Despite Rorty’s brilliance, Achieving Our Country is a deeply schizophrenic work. On the one hand, Rorty argues that the left needs to forgo its attachment to grand narratives such as Marxism and instead focus its political attention on piecemeal reformism. On the other hand, in his final lecture, titled “The Inspirational Value of Great Works of Literature,” Rorty argues that professors of literature, in their attempts to posit all texts within a Foucauldian discourse, have taken the life out literature. Rorty cannot possibly reconcile these two positions, since to do so would require him to argue that literature is meant to inspire, but not political philosophy.

Rorty’s anti-Marxism is of course rooted in the fact that he was a liberal anticommunist in the vein of Arthur Schlesinger and Irving Howe. He loathed the sectarianism of the communist Marxists, many of whom had a habit of labeling anyone to the right of them a “reactionary.” Without delving into the much-discussed merits of liberal anticommunism (or lack thereof!), it needs to be pointed out that Rorty raises some important points about the stultifying effects of sectarian scrums. He is correct in his assessment that the American left cannot possibly afford continued infighting, which only serves to benefit the corporate bosses and their corrupt political charges.

That being said, Rorty is blind to his own sectarianism, as are all sectarians, who think that, whereas their opponents represent some narrow agenda, they represent the universal. In Rorty’s case, whereas Marxists represent a foreign doctrine, he and the liberal anticommunists represent a true “American” left, a left rooted in Emerson, Thoreau, Whitman, and, of course, Dewey.

It was once said that to know where one stands in relation to John Dewey is to know where one stands in relation to America. It might be more appropriate to argue that to know where one stands in relation to Dewey is to know where one stands in relation to the American left. The intellectual left’s sectarian lines are drawn between Dewey and Marx. We are allowed to like one or the other, never both.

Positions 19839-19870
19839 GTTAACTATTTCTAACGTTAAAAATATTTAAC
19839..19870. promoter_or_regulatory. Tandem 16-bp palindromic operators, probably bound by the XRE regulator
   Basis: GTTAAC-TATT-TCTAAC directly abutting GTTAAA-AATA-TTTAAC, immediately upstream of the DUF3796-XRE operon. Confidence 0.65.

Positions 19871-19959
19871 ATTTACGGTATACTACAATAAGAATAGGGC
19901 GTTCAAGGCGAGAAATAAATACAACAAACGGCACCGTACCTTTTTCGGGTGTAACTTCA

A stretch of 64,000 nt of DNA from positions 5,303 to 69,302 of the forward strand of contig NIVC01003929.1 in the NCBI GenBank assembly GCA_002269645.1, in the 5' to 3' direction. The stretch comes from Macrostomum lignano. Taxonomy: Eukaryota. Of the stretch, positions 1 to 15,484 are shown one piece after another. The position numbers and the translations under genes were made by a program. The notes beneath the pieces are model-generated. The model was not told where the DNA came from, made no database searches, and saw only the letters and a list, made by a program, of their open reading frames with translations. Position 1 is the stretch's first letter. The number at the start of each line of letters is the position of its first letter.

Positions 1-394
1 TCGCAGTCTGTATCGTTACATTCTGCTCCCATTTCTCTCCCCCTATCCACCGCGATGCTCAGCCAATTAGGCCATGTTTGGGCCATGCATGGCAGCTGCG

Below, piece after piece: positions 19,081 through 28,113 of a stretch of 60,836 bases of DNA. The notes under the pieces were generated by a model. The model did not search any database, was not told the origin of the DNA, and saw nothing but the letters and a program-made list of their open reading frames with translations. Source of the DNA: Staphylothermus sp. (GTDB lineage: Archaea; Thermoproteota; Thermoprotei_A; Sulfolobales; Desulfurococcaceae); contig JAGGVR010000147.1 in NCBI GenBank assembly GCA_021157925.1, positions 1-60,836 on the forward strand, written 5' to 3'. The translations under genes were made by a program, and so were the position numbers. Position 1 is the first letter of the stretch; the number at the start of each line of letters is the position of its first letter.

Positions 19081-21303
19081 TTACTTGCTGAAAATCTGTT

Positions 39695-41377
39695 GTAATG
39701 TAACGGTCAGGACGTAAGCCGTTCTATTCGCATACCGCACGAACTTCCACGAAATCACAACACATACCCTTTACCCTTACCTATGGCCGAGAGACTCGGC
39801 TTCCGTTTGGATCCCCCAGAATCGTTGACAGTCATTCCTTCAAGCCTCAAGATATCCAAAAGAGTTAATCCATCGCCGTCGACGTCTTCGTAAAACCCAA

At a recent academic conference I gave a paper that argued Dewey was part of the American Popular Front left of the 1930s that was wiped out by the Cold War. I was greeted by vehement disagreement. It seems people are so conditioned to understand Dewey as an emblem of liberal anticommunist thought that they can’t conceive of him as a radical.

At the same conference, I attended a highly entertaining talk on Dewey by a professor who rooted his analysis in the best of postwar social thought. His analysis lamented the truly huge gap between reality and perception, between the everyday existence of the modern organization society that is the United States and the delusional ideology of rugged individualism. In this sense, this professor asked all the correct questions, those asked by the likes of C. Wright Mills, Paul Goodman, and Christopher Lasch. Why don’t Americans understand that their society is not one in which liberty thrives? That being said, the professor gave, in my view, the wrong answer. He argued that John Dewey’s organizational pedagogy adjusted Americans to the corporate order while allowing them to maintain the fantasy that they were free.

I would argue that John Dewey was radical to a forgotten degree, and to this extent he was never as influential as his critics – left or right – make him out to be. Perhaps my different reading of Dewey speaks to the truly subjective nature of textual readings, but I think Dewey actually anticipated the best of postwar social thought in maintaining that individualism was over-hyped. Dewey called the ideology of rugged individualism an “unnamed form of insanity.”